Failing to tackle drug-resistant infections will cause 10 million deaths a year and cost up to $100 trillion a year by 2050.

These are the stark headline figures from the first paper to be published by Review on Antimicrobial Resistance, set up by Prime Minister David Cameron in July and chaired by ex-Goldman Sachs chief economist Jim O'Neill. The study notes that for the majority of people, “including in leading policy and business circles around the globe, the threat of drug resistance might seem a distant and abstract risk, if it is known at all”.

To “bridge that gap between global perceptions of how bad the problem is today and how bad it is likely to become if the current trend is not altered”, the review commissioned studies from Rand Europe and KPMG to provide “their own high-level assessments of the future impact
of AMR”.  

Given the “severe lack of data”, the commissioned studies “are necessarily based on high-level scenarios of what is likely to happen [and] are a broad brush estimate, not certain forecasts”, the authors note. However, looking only at part of the impact of AMR shows that a continued rise in resistance by 2050 would lead to 10 million people dying every year and a reduction of 2% to 3.5% in Gross Domestic Product (GDP), hence the $100 trillion figure.

India, Nigeria, Indonesia, Russia at risk

The review notes that countries that already have high malaria, HIV or TB rates are likely to suffer as resistance to current treatments increases. Particular countries at risk include India, Nigeria and Indonesia (malaria), and Russia (TB) and if malaria and HIV drug resistance is not tackled, “Africa as a continent will suffer greatly”. Furthermore, drug-resistant malaria “could constrain the economic progress achieved by some countries in Asia”.

The analysis estimates that caesarean sections contribute about 2% to world GDP, joint replacements 0.65%, “the vastly improved cancer drugs that have been created since the early 1970s add more than 0.75%” and organ transplants add about 0.1%. “These are just a small number of the areas in modern medicine that risk being undermined if we do not have effective antibiotics in the future”.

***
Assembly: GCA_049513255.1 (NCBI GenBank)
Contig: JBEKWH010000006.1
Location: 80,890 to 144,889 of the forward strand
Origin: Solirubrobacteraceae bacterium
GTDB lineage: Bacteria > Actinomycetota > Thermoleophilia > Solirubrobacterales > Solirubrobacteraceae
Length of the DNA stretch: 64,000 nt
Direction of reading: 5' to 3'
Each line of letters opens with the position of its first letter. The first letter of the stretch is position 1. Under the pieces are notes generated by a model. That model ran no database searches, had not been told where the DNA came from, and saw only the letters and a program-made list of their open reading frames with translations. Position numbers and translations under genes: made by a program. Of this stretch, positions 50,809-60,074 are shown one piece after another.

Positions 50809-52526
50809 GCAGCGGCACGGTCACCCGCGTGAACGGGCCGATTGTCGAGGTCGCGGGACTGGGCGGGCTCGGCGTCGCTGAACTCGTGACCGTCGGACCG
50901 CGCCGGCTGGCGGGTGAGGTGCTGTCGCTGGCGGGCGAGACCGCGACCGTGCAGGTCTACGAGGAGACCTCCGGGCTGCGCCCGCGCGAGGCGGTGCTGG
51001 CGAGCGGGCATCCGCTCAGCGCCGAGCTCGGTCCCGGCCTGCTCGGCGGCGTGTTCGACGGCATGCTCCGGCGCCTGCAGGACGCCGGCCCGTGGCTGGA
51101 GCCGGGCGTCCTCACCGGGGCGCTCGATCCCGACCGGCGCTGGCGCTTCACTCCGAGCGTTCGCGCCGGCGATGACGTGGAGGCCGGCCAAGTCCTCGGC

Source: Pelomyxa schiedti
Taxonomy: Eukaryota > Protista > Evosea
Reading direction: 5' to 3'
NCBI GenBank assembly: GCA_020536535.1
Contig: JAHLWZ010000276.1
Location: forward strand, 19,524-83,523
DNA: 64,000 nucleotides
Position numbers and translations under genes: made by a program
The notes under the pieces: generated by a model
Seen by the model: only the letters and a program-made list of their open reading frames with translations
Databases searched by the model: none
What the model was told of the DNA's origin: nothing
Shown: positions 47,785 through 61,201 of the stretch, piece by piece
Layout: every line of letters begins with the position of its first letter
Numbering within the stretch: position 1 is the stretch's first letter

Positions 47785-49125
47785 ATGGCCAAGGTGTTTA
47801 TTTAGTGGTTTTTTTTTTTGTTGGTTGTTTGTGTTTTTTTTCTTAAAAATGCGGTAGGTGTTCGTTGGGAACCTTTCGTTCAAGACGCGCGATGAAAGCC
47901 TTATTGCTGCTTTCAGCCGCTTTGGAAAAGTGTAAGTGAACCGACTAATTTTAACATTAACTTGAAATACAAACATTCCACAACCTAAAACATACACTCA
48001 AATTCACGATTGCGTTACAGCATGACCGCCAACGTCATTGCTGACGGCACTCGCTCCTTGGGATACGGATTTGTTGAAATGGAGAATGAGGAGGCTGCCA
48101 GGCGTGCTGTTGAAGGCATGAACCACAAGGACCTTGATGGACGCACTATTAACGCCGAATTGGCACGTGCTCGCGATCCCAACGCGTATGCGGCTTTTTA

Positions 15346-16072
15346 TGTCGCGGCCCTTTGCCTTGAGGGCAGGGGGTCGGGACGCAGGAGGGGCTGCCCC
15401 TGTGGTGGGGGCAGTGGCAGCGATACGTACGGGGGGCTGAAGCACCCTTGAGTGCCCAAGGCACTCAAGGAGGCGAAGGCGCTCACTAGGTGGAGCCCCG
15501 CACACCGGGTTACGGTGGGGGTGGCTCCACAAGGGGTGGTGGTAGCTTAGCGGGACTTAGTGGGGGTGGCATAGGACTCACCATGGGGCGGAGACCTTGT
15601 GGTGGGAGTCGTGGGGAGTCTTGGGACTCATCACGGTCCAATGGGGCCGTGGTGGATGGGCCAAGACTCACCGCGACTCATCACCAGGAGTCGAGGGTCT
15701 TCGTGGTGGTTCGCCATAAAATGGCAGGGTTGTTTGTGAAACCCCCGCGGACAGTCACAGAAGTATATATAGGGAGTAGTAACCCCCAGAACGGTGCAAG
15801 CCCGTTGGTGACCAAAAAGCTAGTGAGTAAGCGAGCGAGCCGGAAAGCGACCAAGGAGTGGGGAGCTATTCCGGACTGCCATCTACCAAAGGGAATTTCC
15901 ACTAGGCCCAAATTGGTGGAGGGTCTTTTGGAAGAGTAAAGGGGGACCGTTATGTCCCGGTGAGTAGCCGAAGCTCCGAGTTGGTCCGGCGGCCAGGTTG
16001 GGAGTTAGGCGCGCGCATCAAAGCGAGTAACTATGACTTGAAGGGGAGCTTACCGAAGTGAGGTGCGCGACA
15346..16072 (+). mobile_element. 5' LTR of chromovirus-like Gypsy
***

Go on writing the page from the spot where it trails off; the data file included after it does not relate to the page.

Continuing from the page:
Causes for optimism

However it is not all doom and gloom. The report’s authors note that “we have met a vibrant field of university researchers and biotech entrepreneurs teeming with ideas to solve this problem”, while “ambitious philanthropic initiatives could emerge for antibiotics in the wake of the achievements and lessons from the work of the Bill & Melinda Gates Foundation and others on malaria and HIV/AIDS”.

Also there is cooperation at the highest level in the European Union, and between the EU and the USA “for pushing more collaborative and innovative research for new antibiotics involving academics, clinicians and companies, large and small”. Also, advances in genetics, genomics and computer science “will likely change the way that infections and new types of resistance are diagnosed, detected and reported worldwide, so that we can fight back faster when bacteria evolve to resist drugs”.

Commenting on the report, Jeremy Farrar, director of the Wellcome Trust (which with the government is funding the Review on AMR), said that “by highlighting the vast financial and human costs that unchecked drug resistance will have, this important research underlines that this is not just a medical problem, but an economic and social one too”.

Dame Sally Davies, England’s chief medical officer, said the report is “a compelling piece of work, which takes us a step forward in understanding the true gravity of the threat”. It also demonstrates that “the world simply cannot afford not to take action to tackle the alarming rise in resistance”.